Act of God

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act of God

Religious beliefs potentially influence individual behaviour. But why are some societies more religious than others? One possible answer is religious coping: individuals turn to religion to deal with unbearable and unpredictable life events. To investigate whether coping can explain global differences in religiosity, I combine a global dataset on individual-level religiosity with spatial data on natural disasters.

Insurance: What exactly constitutes an "Act of God"? - CBS News

Individuals become more religious if an earthquake recently hit close by. Even though the effect decreases after a while, data on children of immigrants reveal a persistent effect across generations. The results point to religious coping as the main mediating channel, but alternative explanations such as mutual insurance or migration cannot be ruled out entirely. The findings may help explain why religiosity has not vanished as some scholars once predicted.

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Sign In or Create an Account. Sign In. Advanced Search. But why are some societies more religious than others? One possible answer is religious coping: individuals turn to religion to deal with unbearable and unpredictable life events. To investigate whether coping can explain global differences in religiosity, I combine a global dataset on individual-level religiosity with spatial data on natural disasters. Individuals become more religious if an earthquake recently hit close by.

Even though the effect decreases after a while, data on children of immigrants reveal a persistent effect across generations. The results point to religious coping as the main mediating channel, but alternative explanations such as mutual insurance or migration cannot be ruled out entirely. The findings may help explain why religiosity has not vanished as some scholars once predicted. Most users should sign in with their email address.

If you originally registered with a username please use that to sign in. To purchase short term access, please sign in to your Oxford Academic account above. Don't already have an Oxford Academic account?


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An act of God may amount to an exception to liability in contracts as under the Hague—Visby Rules ; [2] or it may be an "insured peril" in an insurance policy. By contrast, other extraordinary man-made or political events are deemed force majeure.

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Act Of God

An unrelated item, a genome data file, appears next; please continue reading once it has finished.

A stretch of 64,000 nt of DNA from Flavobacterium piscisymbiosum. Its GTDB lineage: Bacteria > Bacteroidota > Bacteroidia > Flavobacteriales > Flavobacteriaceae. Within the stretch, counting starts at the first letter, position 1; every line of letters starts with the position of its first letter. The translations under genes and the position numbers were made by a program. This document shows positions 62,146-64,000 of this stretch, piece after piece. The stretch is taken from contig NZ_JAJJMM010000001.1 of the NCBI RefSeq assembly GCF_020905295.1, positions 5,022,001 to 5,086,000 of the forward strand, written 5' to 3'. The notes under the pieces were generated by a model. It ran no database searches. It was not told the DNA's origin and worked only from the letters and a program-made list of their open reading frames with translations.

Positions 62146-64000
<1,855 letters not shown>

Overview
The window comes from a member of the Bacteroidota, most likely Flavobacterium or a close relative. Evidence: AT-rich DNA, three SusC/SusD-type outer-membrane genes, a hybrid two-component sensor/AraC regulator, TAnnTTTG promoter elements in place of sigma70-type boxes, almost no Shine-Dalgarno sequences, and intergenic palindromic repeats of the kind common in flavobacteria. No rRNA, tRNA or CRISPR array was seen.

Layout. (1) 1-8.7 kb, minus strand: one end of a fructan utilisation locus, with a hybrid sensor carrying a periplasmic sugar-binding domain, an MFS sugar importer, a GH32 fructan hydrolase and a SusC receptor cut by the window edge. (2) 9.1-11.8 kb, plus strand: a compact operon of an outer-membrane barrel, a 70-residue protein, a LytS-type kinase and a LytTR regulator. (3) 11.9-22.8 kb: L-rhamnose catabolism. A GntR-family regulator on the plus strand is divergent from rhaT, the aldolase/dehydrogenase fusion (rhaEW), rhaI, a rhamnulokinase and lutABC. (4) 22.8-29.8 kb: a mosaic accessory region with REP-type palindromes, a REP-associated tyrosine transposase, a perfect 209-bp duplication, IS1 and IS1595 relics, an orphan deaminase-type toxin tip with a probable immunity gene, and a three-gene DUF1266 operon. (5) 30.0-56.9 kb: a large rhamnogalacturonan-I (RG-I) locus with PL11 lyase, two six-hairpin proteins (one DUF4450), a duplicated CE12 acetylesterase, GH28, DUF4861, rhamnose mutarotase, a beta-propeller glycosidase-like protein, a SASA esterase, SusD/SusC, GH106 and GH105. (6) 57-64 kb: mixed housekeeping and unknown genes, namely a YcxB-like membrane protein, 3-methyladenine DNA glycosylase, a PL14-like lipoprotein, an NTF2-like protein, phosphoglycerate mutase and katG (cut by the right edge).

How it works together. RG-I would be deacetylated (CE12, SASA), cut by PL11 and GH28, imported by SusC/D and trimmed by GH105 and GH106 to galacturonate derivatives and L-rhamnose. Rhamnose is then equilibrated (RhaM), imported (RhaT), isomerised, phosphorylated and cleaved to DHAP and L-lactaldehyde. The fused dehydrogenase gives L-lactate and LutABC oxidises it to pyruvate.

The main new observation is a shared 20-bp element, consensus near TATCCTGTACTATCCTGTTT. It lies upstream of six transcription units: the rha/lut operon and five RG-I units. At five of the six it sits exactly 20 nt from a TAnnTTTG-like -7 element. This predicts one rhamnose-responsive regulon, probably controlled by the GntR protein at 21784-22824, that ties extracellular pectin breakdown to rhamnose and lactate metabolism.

In the law of contracts , an act of God may be interpreted as an implied defense under the rule of impossibility or impracticability. If so, the promise is discharged because of unforeseen occurrences, which were unavoidable and would result in insurmountable delay, expense, or other material breach. Under the English common law , contractual obligations were deemed sacrosanct, so failure to honour a contract could lead to an order for specific performance or internment in a debtor's prison. In , this harsh rule was softened by the case of Taylor v Caldwell which introduced the doctrine of frustration of contract , which provided that "where a contract becomes impossible to perform and neither party is at fault, both parties may be excused their obligations".

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In this case, a music hall was burned down by act of God before a contract of hire could be fulfilled, and the court deemed the contract frustrated. In other contracts, such as indemnification , an act of God may be no excuse, and in fact may be the central risk assumed by the promisor— e.

In many cases, failure by way of ignoring obvious risks due to "natural phenomena" will not be sufficient to excuse performance of the obligation, even if the events are relatively rare: e. Under the Uniform Commercial Code , , failure to deliver goods sold may be excused by an "act of God" if the absence of such act was a "basic assumption" of the contract, and the act has made the delivery " commercially impracticable ".

Recently, human activities have been claimed to be the root causes of some events until now considered natural disasters. In particular:. Such events are possibly threatening the legal status of acts of God and may establish liabilities where none existed until now.

Tyler Touché - Act Of God feat. Jason Gaffner (Robotaki Remix)

An act of God is an unforeseeable natural phenomenon. An act of God is described in Tennant v. Earl of Glasgow 2 M HL 22 as: "Circumstances which no human foresight can provide against, and of which human prudence is not bound to recognize the possibility, and which when they do occur, therefore, are calamities that do not involve the obligation of paying for the consequences that may result from them. In the law of torts , an act of God may be asserted as a type of intervening cause, the lack of which would have avoided the cause or diminished the result of liability e.

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